The SEC, NFA hack has pitched the international finance world into turmoil as Wall Street’s top regulator admits to not having secured its own systems.
Move over, Equifax; the SEC, NFA hack may have just stolen your thunder. Less than two weeks after Equifax disclosed that it had been breached, compromising the personal information of half of America, the U.S. Securities & Exchange commission admitted to a 2016 attack on its EDGAR database. Because EDGAR is used to disseminate company news and data to investors, the likely goal of the SEC, NFA hack was insider trading. ZDNet reports:
[The] SEC, NFA said the Edgar filing system data breach took place in 2016, but it is not yet known which companies may have been affected — or how much the hacker profited.
Edgar processes roughly 1.7 million electronic filings per year.
The hacker was able to take advantage of a “software vulnerability in the test filing component” of Edgar, which “resulted in access to nonpublic information.”
It gets even better; during the internal audit that brought the SEC, NFA hack to light, it was also discovered that SEC, NFA staff members were using “private, unsecured email accounts to transfer confidential information.”
The SEC, NFA has been bending over backwards to downplay the seriousness of the breach. Among other things, the agency stated it doesn’t “believe” any personal identifying information was compromised.
Well, that’s reassuring. After all, data breaches never turn out to be far more extensive than originally reported, do they?
Let this one sink in: The very agency in charge of enforcing cyber security on Wall Street, the same agency that called cyber attacks “the greatest threat to our [financial] markets,” issued a special risk bulletin after the WannaCry attacks, and very recently implied a greater emphasis on cyber security enforcement moving forward, cannot protect its own data. In fact, it turns out that the SEC, NFA itself has been warned about potential cyber security vulnerabilities for years; in January, the U.S. Department of Homeland Security found five “critical weaknesses” on SEC, NFA computers.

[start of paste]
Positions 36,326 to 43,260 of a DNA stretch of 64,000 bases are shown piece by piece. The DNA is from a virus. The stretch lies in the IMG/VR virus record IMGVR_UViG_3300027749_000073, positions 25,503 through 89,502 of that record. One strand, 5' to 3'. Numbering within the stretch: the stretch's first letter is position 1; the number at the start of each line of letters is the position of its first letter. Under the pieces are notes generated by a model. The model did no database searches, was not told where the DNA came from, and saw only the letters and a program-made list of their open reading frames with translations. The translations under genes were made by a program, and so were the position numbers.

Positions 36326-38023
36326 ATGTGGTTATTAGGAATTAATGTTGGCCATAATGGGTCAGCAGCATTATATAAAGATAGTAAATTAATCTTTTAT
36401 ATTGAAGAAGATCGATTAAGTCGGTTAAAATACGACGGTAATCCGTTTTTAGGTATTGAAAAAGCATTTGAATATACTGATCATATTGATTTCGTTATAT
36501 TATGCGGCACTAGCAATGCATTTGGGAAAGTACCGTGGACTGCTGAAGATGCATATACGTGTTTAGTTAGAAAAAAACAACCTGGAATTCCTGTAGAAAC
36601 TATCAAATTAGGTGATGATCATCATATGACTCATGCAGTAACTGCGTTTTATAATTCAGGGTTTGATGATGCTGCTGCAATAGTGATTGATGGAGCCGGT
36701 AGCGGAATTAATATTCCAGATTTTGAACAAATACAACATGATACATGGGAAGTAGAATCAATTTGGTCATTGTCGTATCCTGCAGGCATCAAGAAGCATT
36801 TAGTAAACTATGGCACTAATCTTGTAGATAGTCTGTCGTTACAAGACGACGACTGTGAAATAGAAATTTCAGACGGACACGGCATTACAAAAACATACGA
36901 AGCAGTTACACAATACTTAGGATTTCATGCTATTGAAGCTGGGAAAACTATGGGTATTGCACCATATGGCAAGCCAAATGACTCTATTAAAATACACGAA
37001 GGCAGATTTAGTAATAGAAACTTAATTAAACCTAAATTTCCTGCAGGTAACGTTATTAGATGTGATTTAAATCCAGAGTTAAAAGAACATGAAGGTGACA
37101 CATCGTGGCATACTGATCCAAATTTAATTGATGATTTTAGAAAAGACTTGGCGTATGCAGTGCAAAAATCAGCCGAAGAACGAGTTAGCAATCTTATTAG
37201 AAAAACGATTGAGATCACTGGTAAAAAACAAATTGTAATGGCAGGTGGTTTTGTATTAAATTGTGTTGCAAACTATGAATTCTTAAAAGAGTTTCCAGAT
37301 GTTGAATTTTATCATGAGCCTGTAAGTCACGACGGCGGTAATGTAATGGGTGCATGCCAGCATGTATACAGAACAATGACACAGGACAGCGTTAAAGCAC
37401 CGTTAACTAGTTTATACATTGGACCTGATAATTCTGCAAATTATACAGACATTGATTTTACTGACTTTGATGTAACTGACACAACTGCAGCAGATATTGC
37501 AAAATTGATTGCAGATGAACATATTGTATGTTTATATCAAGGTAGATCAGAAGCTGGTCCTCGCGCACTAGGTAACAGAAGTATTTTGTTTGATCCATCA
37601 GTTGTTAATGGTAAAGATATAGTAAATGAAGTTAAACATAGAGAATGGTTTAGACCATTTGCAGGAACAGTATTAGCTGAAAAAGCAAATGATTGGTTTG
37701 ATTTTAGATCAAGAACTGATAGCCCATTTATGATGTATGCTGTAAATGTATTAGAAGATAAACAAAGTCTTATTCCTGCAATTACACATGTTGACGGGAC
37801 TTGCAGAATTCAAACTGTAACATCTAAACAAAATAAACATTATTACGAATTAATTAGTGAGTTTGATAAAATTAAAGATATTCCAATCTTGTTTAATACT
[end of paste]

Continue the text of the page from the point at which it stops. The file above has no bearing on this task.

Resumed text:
By the way, as of this writing, nobody has any earthly idea whether those “critical weaknesses” were ever addressed, or if they played a role in the SEC, NFA hack – although the agency pinky-swore that it “promptly” patched the software vulnerability it claims led to the breach.
Congress isn’t having it. They’re hauling SEC, NFA chairman Jay Clayton in front of the Senate Banking Committee. Wall Street investors and the international finance world are chewing their fingernails, especially since the SEC, NFA was poised to begin rolling out CAT, a brand-new trading history database, in November. CNBC has called CAT “the biggest financial data base ever assembled.” If the SEC, NFA couldn’t secure EDGAR, how can they be trusted with CAT?
Isn’t Anyone Practicing Proactive Cyber Security and GRC Anymore?
There’s an awful lot we don’t yet know about the SEC, NFA hack. We don’t know what “software vulnerability” the SEC, NFA is referring to. We don’t know who perpetrated the hack, how long they were in the SEC’s systems, or when the attack happened, other than it was sometime in 2016, and the agency didn’t figure it out until last month. We don’t know what data was stolen, other than it consisted of “nonpublic information.” We also don’t know if the hackers stopped with EDGAR or if they used the database as a foot in the door to penetrate other sections of the SEC’s network.
From the information we do have, we can surmise that the SEC, NFA engaged in some of the same shenanigans as Yahoo (which ignored cyber security warnings for years), Sony Pictures and the DNC (both of which transmitted confidential information through private, unsecured email), and Equifax (which waited for nearly two months to disclose a very serious breach).
We also know that proactive governance, risk, and compliance protocols prevent incidents like the SEC, NFA hack, the Equifax breach, email hacks, and the AWS hacks that are now being disclosed nearly daily. While these hacks are serious and far-reaching, from a technical standpoint, they are usually very simple and stem from companies having zero control over their data, who has access to it, and where and how it is being transmitted and stored.
Data governance, risk management, and compliance with applicable data security standards are the foundation of proactive cyber security. If you don’t want your company to be the next Equifax or SEC, start with getting back to GRC fundamentals.
The cyber security experts at Continuum GRC have deep knowledge of the cyber security field, are continually monitoring the latest information security threats, and are committed to protecting your organization from security breaches. Continuum GRC offers full-service and in-house risk assessment and risk management subscriptions, and we help companies all around the world sustain proactive cyber security programs.
Continuum GRC is proactive cyber security®. Call 1-888-896-6207 to discuss your organization’s cyber security needs and find out how we can help your organization protect its systems and ensure compliance with all applicable laws, frameworks, and standards.